Friday, July 23, 2010

Links: 23rd July. Special Focus: Emigration.

1. Adam Jaffe: Building Program Evaluation Into The Design Of Public Research Support Programs

2. NSF Survey of Federal Funds for Research and Development

3. Greg Mankiw discusses the U.S. Council of Economic Advisers' "impossible job": measuring how many jobs were created by the American Recovery and Reinvestment Act of 2009. Here's a link to the CEA document.

4. Marginal Revolution flags a recent paper by Weber and Castillo from Yahoo! Research: The Demographics of Web Search. "How does the web search behavior of 'rich' and 'poor' people differ? Do men and women tend to click on different results for the same query?"

5. David McWilliams on emigration out of Ireland: "The ESRI predicts that 120,000 will leave the country in the next 18 months, on top of the 100,000 who have already gone in the past 18 months."

6. It was last year that the CSO reported that for the first time since 1995 more people left Ireland than moved here. That is, there was net outward migration.

7. Overall, the ESRI commentary warns that 200,000 people may be forced to emigrate between now and 2015 if unemployment does not abate.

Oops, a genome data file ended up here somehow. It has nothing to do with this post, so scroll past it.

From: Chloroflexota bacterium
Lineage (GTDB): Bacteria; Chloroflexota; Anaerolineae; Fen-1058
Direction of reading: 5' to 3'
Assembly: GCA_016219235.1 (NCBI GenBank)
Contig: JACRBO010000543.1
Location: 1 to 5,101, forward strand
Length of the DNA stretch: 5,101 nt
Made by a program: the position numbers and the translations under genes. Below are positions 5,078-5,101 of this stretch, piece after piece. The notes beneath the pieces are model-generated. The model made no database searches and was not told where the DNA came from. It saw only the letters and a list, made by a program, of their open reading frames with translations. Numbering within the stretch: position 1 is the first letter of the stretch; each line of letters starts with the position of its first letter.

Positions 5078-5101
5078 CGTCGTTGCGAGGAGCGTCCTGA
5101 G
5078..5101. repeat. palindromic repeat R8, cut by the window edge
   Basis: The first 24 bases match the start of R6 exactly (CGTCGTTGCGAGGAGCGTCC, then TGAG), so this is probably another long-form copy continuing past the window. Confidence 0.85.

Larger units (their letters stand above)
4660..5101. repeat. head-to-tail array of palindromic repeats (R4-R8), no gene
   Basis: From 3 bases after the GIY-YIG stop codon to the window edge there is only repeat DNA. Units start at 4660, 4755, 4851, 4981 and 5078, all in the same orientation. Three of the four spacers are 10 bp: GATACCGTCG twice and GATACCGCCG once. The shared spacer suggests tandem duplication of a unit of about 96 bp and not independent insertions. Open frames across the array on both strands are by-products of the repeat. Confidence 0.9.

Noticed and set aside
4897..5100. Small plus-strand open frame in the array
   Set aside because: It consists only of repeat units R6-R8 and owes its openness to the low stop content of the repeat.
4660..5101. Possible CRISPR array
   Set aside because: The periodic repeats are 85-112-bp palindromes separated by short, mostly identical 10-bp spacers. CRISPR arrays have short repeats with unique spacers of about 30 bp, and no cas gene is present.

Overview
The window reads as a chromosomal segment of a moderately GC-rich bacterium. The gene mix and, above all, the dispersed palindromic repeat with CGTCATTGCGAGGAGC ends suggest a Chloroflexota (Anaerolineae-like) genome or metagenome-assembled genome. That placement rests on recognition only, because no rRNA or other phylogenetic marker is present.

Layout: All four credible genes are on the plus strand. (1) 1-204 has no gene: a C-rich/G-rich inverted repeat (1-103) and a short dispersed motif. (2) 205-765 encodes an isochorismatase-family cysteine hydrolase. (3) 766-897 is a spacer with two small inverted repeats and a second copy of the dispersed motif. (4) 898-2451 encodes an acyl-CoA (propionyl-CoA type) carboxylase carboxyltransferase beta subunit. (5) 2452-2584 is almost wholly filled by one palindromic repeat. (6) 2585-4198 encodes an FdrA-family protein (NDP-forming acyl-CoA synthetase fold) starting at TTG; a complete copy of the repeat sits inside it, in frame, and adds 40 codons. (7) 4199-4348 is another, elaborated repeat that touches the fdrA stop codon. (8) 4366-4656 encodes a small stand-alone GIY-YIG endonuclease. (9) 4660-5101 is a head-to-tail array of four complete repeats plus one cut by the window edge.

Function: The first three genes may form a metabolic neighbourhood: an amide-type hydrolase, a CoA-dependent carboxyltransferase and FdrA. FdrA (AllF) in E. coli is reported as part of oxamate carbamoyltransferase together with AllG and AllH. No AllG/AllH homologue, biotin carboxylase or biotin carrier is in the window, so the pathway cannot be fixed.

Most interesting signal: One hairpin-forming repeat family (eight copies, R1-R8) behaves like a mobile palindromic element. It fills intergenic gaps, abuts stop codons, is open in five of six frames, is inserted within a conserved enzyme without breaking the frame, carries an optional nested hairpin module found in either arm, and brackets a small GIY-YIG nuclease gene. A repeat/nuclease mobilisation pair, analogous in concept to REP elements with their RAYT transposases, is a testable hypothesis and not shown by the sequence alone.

8. In addition, a new Eurobarometer survey shows more than one fifth of Irish people are thinking of moving abroad for work. It also shows that 35% of Irish people feel employment prospects are better in other countries.

9. This Irish Times article states that current statistics show "Irish people are moving to both Canada and Australia in increasing numbers to escape the economic recession but are largely shunning traditional emigration routes to Britain and the US."

10. A companion article by the same journalist (Jamie Smyth) considers whether time abroad could end up as permanent emigration: "...if the Irish economy does not rebound in the next few years and create job opportunities for the next generation of graduates and school-leavers it seems very likely that a year spent working abroad will lead to longer term and more permanent emigration." To quote an old Pogues song, (hundreds of) thousands are "sailing".

2 comments:

Liam Delaney said...

good stuff Martin - maybe do a link session on good papers and links related to evaluating r+d next week also.

Martin Ryan said...

Sounds good. Will do Liam.